Ahhhh. As I take a deep breath and look around, I can finally come to realize that everything is going to be alright. Now that the semester is over and paper writing is mostly on pause, right now is the time to sit and reflect on the fact that I made it through the second year. WOOT WOOT! This year was an interesting one. There were times when classes wanted a bit more attention and then there were times when it was research too, but ultimately WE made it through! *does praise dance*

I think I’ll dub this year “the year of networking”. I got to collaborate even more with some amazing researchers on projects at amazing universities and research labs such as Philip Guo and Joey Perricone. I attended the CRA-W Conference in San Diego and networked with so many like minded females in computing. Many of them were actually women of color who were further along on their PhD journey so I’m really thankful for that! I also finally got the chance to meet the amazing Jamika Burge at the conference and talk about future projects we had in mind. Representation is super important to me as a mentee and as a mentor. I had the opportunity to attend smaller local conferences for minority students in undergrad presenting their research at NC-LSAMP in Pembroke and one in Chapel Hill to encourage the next wave of female PhD students in the RDU Triangle. I even went to one workshop in Finland where I got meet one-on-one with amazing researchers such as Andy Begel. Needless to say, I’ve definitely found extreme value in networking.

At these conferences I got to meet some amazing researchers from around the globe and this year has really made me thankful to be around these people. The weird part here is acknowledging that I’ve been able to meet these people, but also, recognizing this semester that I, the drooler, am slowly becoming the droolee.  What I’m trying to say is that people in my field are recognizing my work and they think it’s cool! Yes, they have been established a bit longer in the field than I, but that doesn’t dispute the fact that now more than ever I can consider myself to be one of their “colleagues”. ( I know right?! That’s downright crazy!)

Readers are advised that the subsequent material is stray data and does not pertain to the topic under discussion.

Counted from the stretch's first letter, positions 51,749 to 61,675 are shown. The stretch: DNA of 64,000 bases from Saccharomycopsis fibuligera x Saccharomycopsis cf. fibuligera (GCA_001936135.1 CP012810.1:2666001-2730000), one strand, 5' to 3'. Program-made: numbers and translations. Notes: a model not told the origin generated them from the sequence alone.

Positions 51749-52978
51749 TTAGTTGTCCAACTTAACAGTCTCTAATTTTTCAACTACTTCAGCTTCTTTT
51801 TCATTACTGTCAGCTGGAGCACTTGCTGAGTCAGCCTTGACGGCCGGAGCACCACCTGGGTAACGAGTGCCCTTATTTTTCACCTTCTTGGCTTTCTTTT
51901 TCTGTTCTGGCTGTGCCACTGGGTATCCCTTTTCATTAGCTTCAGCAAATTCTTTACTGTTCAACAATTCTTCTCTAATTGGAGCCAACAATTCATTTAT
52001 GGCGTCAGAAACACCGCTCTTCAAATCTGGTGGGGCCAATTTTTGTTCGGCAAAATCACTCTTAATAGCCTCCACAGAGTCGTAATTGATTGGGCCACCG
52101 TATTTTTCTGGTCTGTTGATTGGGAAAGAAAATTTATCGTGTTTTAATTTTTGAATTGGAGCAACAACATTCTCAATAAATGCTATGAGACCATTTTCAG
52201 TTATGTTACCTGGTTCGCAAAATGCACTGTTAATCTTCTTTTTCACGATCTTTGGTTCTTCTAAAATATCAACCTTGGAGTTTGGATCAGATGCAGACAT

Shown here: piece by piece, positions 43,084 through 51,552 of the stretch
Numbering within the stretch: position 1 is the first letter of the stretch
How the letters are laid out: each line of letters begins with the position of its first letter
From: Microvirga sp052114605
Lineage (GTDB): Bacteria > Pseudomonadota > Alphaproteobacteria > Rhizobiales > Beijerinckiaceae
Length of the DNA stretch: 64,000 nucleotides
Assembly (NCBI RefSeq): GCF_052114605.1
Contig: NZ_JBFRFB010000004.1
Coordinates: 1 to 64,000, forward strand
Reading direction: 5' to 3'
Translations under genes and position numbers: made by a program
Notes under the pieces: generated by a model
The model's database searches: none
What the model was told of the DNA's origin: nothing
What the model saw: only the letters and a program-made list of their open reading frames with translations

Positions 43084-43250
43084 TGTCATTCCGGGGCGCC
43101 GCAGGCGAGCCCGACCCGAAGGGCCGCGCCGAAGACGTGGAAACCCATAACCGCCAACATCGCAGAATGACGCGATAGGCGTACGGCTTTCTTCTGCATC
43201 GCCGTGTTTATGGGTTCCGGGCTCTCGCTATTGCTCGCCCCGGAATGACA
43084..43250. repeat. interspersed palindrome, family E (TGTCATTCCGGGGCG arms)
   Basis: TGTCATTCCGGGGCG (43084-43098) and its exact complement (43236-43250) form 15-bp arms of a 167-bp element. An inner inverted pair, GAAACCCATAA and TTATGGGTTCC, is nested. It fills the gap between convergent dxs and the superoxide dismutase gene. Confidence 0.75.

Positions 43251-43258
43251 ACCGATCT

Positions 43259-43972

**OK. Here’s where I brag a bit:…but if you aren’t happy about your accomplishments than who will be?!**

This year I was able to serve on organizing committees and program committees for relevant conferences in my field. I was also able to receive two competitive fellowships: Microsoft Research Fellowship and the NSF Graduate Research Fellowship. It’s just so crazy because this time last year I was thinking the opportunity to be a worthy candidate  was looking pretty slim for these fellowship programs, but this year things just worked out. This year I was able to write more papers and submit more work than I  ever thought I would by my second year. I also got 2 full papers accepted at FSE this year and now I’m interning at Microsoft Research with Nachi Nagappan, Tom Zimmermann, and Christian Bird! I mention all these things to acknowledge the amazing difference a year and persistence makes. SO KEEP GRINDING!

From Seattle to the Olympic Mountain Range
From Seattle to the Olympic Mountain Range from Lourenco Photography

**brag rant complete**

Anyway, I think it’s super important to arrive at this feeling; this feeling of “being OF the community”. I had a similar feeling when my first workshop paper got accepted but nawww this year ended with a “next level” feeling. It’s kind of an attention shift and your perspective on how you approach research changes a bit (well at least for me it did). When the first person comes to you and recognizes you for your work it’s kind of like an OMG moment. As in you are in complete awe yourself; you didn’t even realize that you were coming off as someone who knows what they’re talking about. But the truth is YOU ARE someone who knows what you’re talking about! YOU ARE knowledgeable of what’s going on in your field! YOU ARE a valued voice at the decision table of your research area!  And that moment right there is just super refreshing. In a way it kind of gives you fire to continue the next couple of years in your program. I’m definitely not saying that I want to be in the program for 11 more years, but you get the idea.

It’s kind of like “Wow, I’ve encountered all these challenges and I know there’s more to come, but hey I can roll with the punches, yeah I can stand and hold my weight amongst the big dogs in the field, I can move with the mountains.”